The Inverse Interview

“They Always Want More”: Abigail Brings New Levels of Gore to the Vampire Thriller

The cast of Radio Silence’s latest film combine humor, horror and the supernatural.

Universal Studios
The Inverse Interview

There can never be enough blood on a Radio Silence set.

The production team behind such hits as Ready Or Not and the Scream reboot have an affinity for gore. Blood, guts, and exploding heads are par the course in their filmography — but their latest project, Abigail, might take things a step further.

For what it’s worth, Abigail is a story that requires a fair amount of bloodshed. The film is part-heist movie, part-vampire slasher, following a band of criminals who abduct a young girl (Matilda’s Alisha Weir) for ransom... only to realize that she’s actually a centuries-old bloodsucker. Armed with only their wits and locked in a dilapidated mansion, our unlikely heroes have to fight to survive the night. Of course, not everyone makes it out alive, resulting in some crazy kills that required buckets and buckets of red corn syrup to pull off.

“I can’t imagine how they will top this amount of blood,” Melissa Barrera tells Inverse. Abigail marks the actress’ third collaboration with Matt Bettinelli-Olpin and Tyler Gillet — and after starring in both 2022’s Scream and Scream VI, she more or less knows what to expect: “They always want more. Always.”

Radio Silence (Matt Bettinelli-Olpin and Tyler Gillet) on the set of Abigail.

Universal Studios

Still, that expectation came as a bit of a surprise to other members of the cast. Will Catlett, who plays the cool-headed sniper Rickles, found himself doused in blood over and over before the cameras even started rolling. “I remember Matt coming over, and he’s looking me up and down,” Catlett says of one key scene. “I’m already soaked and he’s like, ‘More blood.’” He’d get drenched in even more blood after being appraised by Tyler Gillet. “So you got it dripping everywhere,” he adds with a laugh. “But I do not envy Melissa or Kathryn.”

It’s not really a spoiler to say that our entire cast ends up covered in blood, whether they manage to avoid Abigail’s wrath or end up in her crosshairs. That’s as true for the steely Joey (Barrera) as it is for Sammy, a Gen Z hacker played by another notable scream queen, Kathryn Newton. The Freaky star found herself at the center of a lot of Abigail’s pitch black humor, but she also had to contend with much more than just blood and guts, as one big set piece sees her falling head over heels into a pool of decaying bodies.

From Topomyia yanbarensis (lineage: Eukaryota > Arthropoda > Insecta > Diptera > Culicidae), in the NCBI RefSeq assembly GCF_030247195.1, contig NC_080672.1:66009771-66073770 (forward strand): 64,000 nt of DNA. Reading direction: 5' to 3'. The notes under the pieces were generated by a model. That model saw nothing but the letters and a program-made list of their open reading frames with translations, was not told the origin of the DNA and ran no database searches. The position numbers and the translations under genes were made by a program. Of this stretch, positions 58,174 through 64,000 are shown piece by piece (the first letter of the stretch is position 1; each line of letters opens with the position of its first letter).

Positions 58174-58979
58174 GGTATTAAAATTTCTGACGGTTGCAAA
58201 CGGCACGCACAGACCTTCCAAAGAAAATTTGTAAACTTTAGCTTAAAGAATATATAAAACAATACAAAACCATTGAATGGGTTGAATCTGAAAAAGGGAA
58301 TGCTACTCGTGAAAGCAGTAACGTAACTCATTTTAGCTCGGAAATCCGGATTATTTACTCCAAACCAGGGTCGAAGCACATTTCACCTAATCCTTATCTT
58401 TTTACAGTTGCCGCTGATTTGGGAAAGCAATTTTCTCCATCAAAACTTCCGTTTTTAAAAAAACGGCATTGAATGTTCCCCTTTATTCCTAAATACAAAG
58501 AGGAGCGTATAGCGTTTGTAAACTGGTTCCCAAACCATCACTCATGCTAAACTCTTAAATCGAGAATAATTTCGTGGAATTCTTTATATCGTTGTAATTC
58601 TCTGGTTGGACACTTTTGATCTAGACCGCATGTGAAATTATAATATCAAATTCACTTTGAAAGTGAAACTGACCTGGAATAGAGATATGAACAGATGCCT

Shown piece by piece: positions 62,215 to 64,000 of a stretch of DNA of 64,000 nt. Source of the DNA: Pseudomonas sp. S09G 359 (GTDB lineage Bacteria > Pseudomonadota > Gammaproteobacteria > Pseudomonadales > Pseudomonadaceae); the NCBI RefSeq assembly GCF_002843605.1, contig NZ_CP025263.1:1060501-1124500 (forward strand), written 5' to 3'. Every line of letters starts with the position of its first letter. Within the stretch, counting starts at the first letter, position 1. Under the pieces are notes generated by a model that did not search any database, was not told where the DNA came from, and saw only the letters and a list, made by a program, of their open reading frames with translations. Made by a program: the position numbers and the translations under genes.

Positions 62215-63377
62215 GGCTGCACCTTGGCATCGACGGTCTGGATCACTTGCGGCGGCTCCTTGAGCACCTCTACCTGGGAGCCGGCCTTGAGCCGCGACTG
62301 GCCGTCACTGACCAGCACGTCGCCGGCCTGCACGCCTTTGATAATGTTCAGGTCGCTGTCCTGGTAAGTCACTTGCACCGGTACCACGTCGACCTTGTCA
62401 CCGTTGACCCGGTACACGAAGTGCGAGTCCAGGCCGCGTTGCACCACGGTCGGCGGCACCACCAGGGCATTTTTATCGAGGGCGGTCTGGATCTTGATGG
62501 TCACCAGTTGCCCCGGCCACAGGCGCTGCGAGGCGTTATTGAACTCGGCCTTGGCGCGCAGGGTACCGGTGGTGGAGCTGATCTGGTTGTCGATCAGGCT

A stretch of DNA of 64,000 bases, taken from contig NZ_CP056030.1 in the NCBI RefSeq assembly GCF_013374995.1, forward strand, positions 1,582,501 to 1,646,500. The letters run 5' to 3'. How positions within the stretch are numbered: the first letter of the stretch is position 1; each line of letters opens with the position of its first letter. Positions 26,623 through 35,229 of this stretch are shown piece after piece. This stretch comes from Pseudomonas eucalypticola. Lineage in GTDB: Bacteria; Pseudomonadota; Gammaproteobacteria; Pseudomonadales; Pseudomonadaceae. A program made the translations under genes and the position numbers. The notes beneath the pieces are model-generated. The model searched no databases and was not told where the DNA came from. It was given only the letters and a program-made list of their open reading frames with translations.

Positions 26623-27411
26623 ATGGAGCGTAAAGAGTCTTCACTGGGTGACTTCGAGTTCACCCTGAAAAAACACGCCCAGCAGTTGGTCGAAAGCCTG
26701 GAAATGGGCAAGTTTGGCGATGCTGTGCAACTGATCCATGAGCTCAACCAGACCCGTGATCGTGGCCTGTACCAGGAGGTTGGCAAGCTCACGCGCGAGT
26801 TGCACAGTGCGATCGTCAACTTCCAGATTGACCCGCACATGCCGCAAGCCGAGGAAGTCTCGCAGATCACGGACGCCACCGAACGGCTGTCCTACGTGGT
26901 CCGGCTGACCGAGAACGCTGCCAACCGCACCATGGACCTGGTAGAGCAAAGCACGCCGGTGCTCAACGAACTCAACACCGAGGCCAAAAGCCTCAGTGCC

The cast of Abigail before they get drenched in blood.

Universal Pictures

Newton looks back on that scene with a subtle sense of dread — “It was so bad,” she says of filming it — but recalls rallying for a higher goal. “I remember hyping myself up. I’m like, All right, do it. Do it for the fans. You’re doing it for the audience. Do it, man! Just go!

Believe it or not, she’d actually do it again: That’s the kind of enthusiasm Radio Silence inspires. Apart from an above-average affinity for blood, the directing duo runs a refreshingly-collaborative set. “Matt and Tyler never told me no,” Newton says. That freedom to play led to some of Abigail’s most raucous sequences, making it as much a comedy as it is a monster movie: “Everybody was dying for their roles and committed to bringing it. I feel like we just wanted to make each other laugh, and hopefully the audience can feel it, too.”

As the eponymous vampire, Weir inspired many members of the cast to step up their game.

Universal Pictures

In Abigail, the laughs live side-by-side with the scares. Weir is equal parts hilarious and unnerving as the titular ballerina vampire, to the point where she had her co-stars tickled and terrified in equal measure.

“It was like the eyes of Lucifer just boring through my soul,” says Kevin Durand, whose Peter serves as the group’s muscle. He spends a lot of time fighting off Abigail, and witnessing Weir’s duality firsthand. “She’s like going after me with my own crucifix ... Then cut would happen. She’d be like, ‘What are you having for lunch?’” Durand says, invoking the timbre of a 12-year-old girl. “It was just like, what just happened to you?”

That said, her performance only added to the immersive rapport on set. “We all wanted to show up for Alicia,” Newton adds. “We really wanted to impress her and be like, ‘Look, you might know all your lines, but I know my lines too!’” That camaraderie clearly inspired a perfect storm of humor and horror: if Abigail isn’t the best vampire film of the year, it’ll certainly be the most visceral.

Abigail opens in theaters on April 19.

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